New Book Summary: The Paradox of Choice by Barry Schwartz

Published 5 months ago • 1 min read

We often assume that more choice is always better. But in The Paradox of Choice: Why More is Less, Barry Schwartz explains why it’s not quite so simple.

As usual, the key takeaways are below, and you can find the full summary by clicking the link above. In addition, I've written two blog posts on some of the ideas raised in this book:


  • In recent decades, there has been a shift towards more choice, individual autonomy and freedom in many domains.
  • But more choice does not seem to make us happier — and seems to do the opposite.
    • While objective measures such as wealth have increased, subjective well-being has not.
    • We want choice, but don’t seem to like it.
    • People who are maximisers (who try to choose the very best options), are generally less happy than satisficers (who simply choose what is “good enough”).
  • What actually makes us happy:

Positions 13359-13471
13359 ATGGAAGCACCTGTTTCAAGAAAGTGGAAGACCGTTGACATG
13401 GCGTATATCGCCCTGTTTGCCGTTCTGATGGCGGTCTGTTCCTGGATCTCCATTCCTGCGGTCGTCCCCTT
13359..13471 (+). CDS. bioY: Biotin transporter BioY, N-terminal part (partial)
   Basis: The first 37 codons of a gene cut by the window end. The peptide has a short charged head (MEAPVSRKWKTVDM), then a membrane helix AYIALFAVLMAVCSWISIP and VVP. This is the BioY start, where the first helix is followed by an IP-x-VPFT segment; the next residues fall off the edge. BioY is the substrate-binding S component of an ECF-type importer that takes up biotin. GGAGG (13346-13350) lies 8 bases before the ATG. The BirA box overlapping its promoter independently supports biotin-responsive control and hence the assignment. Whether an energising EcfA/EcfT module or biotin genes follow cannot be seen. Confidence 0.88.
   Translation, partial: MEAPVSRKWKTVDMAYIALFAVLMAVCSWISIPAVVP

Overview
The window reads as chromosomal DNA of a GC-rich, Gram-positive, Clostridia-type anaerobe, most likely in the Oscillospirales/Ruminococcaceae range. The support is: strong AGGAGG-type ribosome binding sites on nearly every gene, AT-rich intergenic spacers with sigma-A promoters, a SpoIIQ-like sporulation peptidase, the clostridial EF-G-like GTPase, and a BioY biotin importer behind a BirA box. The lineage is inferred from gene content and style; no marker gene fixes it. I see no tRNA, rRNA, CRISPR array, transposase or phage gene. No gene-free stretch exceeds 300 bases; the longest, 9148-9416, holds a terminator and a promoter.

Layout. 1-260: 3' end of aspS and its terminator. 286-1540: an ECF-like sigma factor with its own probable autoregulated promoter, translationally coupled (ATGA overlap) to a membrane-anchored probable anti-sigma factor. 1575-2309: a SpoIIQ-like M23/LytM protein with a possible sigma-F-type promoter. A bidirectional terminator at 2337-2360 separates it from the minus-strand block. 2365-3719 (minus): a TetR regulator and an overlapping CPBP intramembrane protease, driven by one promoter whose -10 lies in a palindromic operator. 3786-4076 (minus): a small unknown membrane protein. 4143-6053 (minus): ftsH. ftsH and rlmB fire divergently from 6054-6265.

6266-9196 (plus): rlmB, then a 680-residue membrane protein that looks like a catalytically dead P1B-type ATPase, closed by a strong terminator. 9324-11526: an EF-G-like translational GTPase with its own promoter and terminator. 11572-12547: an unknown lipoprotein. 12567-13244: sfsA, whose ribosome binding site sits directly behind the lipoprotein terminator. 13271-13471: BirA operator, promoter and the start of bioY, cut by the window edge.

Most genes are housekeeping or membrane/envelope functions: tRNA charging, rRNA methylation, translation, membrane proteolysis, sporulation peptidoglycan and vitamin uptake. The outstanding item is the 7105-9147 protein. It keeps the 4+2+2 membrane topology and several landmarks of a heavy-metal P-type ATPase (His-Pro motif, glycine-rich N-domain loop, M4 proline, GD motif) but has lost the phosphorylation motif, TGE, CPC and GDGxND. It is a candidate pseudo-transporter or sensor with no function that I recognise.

• Social ties seem to make us happy, even though they actually constrain our freedom.
    • Expectations and comparisons also play a role in happiness.
  • Why too much choice makes us unhappy:
    • It increases the time and effort spent making decisions.
    • More options means we have to consider more trade-offs, and considering trade-offs makes us unhappy.
    • The more options we have, the higher our expectations of how good the outcome can be, and the more likely disappointment becomes.
    • When that happens, we only have ourselves to blame.
  • What to do about it?
    • Be aware that more choice is not always a good thing.
    • Use rules and presumptions to reduce the number of decisions you make.
    • Develop your own standards for “good enough”.
    • Stop post-decision research.
    • Practise gratitude.

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